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Recent Development in Role Theory

B. J. Biddle
Annual Review of Sociology
Vol. 12 (1986), pp. 67-92
Published by: Annual Reviews
Stable URL: http://www.jstor.org/stable/2083195
Page Count: 26
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Recent Development in Role Theory
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Abstract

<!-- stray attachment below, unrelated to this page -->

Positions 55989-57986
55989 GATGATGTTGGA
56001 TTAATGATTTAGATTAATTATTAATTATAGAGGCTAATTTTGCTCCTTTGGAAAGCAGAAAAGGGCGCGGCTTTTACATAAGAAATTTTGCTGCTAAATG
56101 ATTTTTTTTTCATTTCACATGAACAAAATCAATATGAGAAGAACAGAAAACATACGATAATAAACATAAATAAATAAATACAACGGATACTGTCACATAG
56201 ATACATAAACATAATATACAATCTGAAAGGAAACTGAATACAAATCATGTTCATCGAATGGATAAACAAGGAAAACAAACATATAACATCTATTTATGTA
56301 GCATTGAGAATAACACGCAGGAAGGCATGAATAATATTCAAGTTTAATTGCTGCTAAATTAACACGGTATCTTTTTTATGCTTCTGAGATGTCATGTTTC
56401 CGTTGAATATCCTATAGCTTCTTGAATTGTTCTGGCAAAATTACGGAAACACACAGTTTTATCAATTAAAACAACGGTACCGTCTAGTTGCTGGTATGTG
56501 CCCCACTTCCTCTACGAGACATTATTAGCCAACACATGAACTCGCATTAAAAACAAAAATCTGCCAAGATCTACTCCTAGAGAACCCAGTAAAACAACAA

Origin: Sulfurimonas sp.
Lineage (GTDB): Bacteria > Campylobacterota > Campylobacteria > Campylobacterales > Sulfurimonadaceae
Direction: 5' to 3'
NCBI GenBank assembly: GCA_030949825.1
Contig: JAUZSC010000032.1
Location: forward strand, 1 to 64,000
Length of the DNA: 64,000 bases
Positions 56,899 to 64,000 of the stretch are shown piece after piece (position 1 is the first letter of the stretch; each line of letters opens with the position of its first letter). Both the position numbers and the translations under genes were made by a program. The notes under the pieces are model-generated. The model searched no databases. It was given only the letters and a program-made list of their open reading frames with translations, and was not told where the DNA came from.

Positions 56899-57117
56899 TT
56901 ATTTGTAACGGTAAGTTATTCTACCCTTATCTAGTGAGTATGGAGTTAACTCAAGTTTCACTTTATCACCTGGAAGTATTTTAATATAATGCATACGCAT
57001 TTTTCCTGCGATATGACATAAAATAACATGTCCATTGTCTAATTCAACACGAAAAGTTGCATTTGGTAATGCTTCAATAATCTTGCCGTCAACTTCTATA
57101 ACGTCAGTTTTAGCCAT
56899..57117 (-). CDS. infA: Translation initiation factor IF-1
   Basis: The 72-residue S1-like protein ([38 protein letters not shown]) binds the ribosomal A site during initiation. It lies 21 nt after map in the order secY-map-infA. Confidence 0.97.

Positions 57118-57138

Role theory concerns one of the most important features of social life, characteristic behavior patterns or roles. It explains roles by presuming that persons are members of social positions and hold expectations for their own behaviors and those of other persons. Its vocabulary and concerns are popular among social scientists and practitioners, and role concepts have generated a lot of research. At least five perspectives may be discriminated in recent work within the field: functional, symbolic interactionist, structural, organizational, and cognitive role theory. Much of role research reflects practical concerns and derived concepts, and research on four such concepts is reviewed: consensus, conformity, role conflict, and role taking. Recent developments suggest both centrifugal and integrative forces within the role field. The former reflect differing perspectival commitments of scholars, confusions and disagreements over use of role concepts, and the fact that role theory is used to analyze various forms of social system. The latter reflect the shared, basic concerns of the field and efforts by role theorists to seek a broad version of the field that will accommodate a wide range of interests.

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